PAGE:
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Archive for Quotations

Benefits of Taking Risks

“The first thing you get is LEARNING. When you ask new questions, when you try new things, when you take constructive risks, you can’t help but learn. The American philosopher, Ralph Waldo Emerson put it this way, “All life is an experiment. The more experiments, the better.”

The second benefit of constructive risk is SELF-ESTEEM.  Champion boxer Muhammad Ali spoke about that. He said, “The man who views the world at 50 the same way he did at 20 has wasted 30 years of his life.” In other words, it’s difficult to have self-esteem if you’re not growing.

The third benefit of constructive risk is CONTENTMENT. As you go through life, you will have millions of choices, and you will have millions of decisions to make. All of those choices and decisions involve some degree of risk, but some risks are not worth taking. Some risks are just plain foolish.

However, there are lots of choices you should make, and lots of risks you should take. If you don’t take those particular risks, you won’t be content. In those cases, it’s risk or regret. You either do it or wish you would have.”

Dr. Alan Zimmerman
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When, in the course of human events, it becomes necessary for one people to dissolve the political bonds which have connected them with another, and to assume among the powers of the earth, the separate and equal station to which the laws of nature and of nature’s God entitle them, a decent respect to the opinions of mankind requires that they should declare the causes which impel them to the separation.

 

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“The most eloquent of American presidents, Lincoln seemed to have a comment – sagacious or humorous – on just about anything that mattered. This concise compendium offers his astute observations on a variety of subjects-from women to warfare.


Quotations are arranged chronologically within such topics as family and friends, the law, politics and the presidency, story-telling, religion, and morality. Students, writers, public speakers, and other readers will find this thought-provoking and entertaining volume an excellent introduction to the sixteenth president’s wit, common sense, and insight.”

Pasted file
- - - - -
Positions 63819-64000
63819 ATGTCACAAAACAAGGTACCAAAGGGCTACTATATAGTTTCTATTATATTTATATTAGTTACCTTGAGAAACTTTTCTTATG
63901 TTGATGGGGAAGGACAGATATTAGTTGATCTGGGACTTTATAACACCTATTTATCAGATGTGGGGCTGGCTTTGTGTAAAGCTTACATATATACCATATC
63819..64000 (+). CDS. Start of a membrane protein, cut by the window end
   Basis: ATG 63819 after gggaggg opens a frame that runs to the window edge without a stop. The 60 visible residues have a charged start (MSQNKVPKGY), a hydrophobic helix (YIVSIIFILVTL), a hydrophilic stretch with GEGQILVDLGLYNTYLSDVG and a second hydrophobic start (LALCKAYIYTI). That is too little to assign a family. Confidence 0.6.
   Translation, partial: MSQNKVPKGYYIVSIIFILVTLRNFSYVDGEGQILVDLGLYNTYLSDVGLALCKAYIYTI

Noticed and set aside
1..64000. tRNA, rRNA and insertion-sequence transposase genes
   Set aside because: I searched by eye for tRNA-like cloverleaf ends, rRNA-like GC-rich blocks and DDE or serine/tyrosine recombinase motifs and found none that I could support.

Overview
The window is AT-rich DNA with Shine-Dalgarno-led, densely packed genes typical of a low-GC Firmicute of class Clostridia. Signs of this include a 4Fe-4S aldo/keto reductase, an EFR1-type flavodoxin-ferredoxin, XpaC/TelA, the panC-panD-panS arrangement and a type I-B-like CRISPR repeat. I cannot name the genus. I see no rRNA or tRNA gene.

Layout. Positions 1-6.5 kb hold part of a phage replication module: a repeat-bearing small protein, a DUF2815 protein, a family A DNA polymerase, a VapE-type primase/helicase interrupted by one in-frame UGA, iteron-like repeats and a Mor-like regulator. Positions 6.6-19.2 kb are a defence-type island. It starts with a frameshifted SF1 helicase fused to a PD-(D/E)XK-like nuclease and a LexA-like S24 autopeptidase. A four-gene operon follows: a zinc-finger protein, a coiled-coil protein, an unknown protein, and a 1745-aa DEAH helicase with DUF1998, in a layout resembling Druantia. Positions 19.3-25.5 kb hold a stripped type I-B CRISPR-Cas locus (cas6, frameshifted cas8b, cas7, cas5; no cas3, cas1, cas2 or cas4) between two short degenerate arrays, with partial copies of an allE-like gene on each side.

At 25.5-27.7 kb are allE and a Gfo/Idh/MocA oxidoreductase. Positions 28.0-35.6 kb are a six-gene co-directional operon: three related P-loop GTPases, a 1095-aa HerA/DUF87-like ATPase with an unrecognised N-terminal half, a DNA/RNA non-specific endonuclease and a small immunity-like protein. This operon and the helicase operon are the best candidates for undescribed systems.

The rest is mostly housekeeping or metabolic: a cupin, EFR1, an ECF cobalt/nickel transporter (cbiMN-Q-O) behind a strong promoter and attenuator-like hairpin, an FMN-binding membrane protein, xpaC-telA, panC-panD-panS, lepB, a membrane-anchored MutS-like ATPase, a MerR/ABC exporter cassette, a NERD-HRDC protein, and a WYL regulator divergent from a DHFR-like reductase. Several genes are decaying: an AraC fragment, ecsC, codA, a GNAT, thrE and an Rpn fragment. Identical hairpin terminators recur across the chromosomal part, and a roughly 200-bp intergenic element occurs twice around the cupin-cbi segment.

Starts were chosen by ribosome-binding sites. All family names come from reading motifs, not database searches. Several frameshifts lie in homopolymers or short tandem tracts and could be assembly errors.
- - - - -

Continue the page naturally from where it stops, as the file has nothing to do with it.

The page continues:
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The Hare and the Tortoise

A hare was continually poking fun at a tortoise because of the slowness of his pace.  The tortoise tried not to be annoyed by the jeers of the hare, but one day in the presence of the other animals he was goaded into challenging the hare to a foot race.

“Why, this is a joke,” said the hare.  You know that I can run circles around you.”  “Enough of your boasting,” said the tortoise.  “Let’s get on with the race.”

The fox was made the supervisor, and the lion the judge. There was a starting point and a point marking the end, fixed by the fox.  Both the competitors started their race at the same time. The hare ran faster. He was naturally much ahead of the tortoise.

Now on his way the hare wanted to take a little rest under a tree, because he was sure of his win. And he soon felt asleep.

On the other hand, the tortoise moved slowly but steadily without any rest. He reached the destination before the hare arrived. When the hare awoke with a start, it was too late to save the race.  Much ashamed, he crept away while all the animals at the finish line acclaimed the winner.

Moral: Slow and steady wins the race.

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Aesop’s The Crow and the Pitcher

Then he took another pebble and dropped it into the

Pitcher. Then he took another pebble and dropped that into the
Pitcher. Then he took another pebble and dropped that into the
Pitcher. Then he took another pebble and dropped that into the
Pitcher. Then he took another pebble and dropped that into the
Pitcher. At last, at last, he saw the water mount up near him; and
after casting in a few more pebbles he was able to quench his thirst
and save his life.
LITTLE  BY  LITTLE  DOES  THE  TRICK
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The greatest achievement of the human spirit is to live up to one’s
opportunities, and to make the most of one’s resources.

— Luc de Clapiers, Marquis de Vauvenargues (1715-1747) French Essayist

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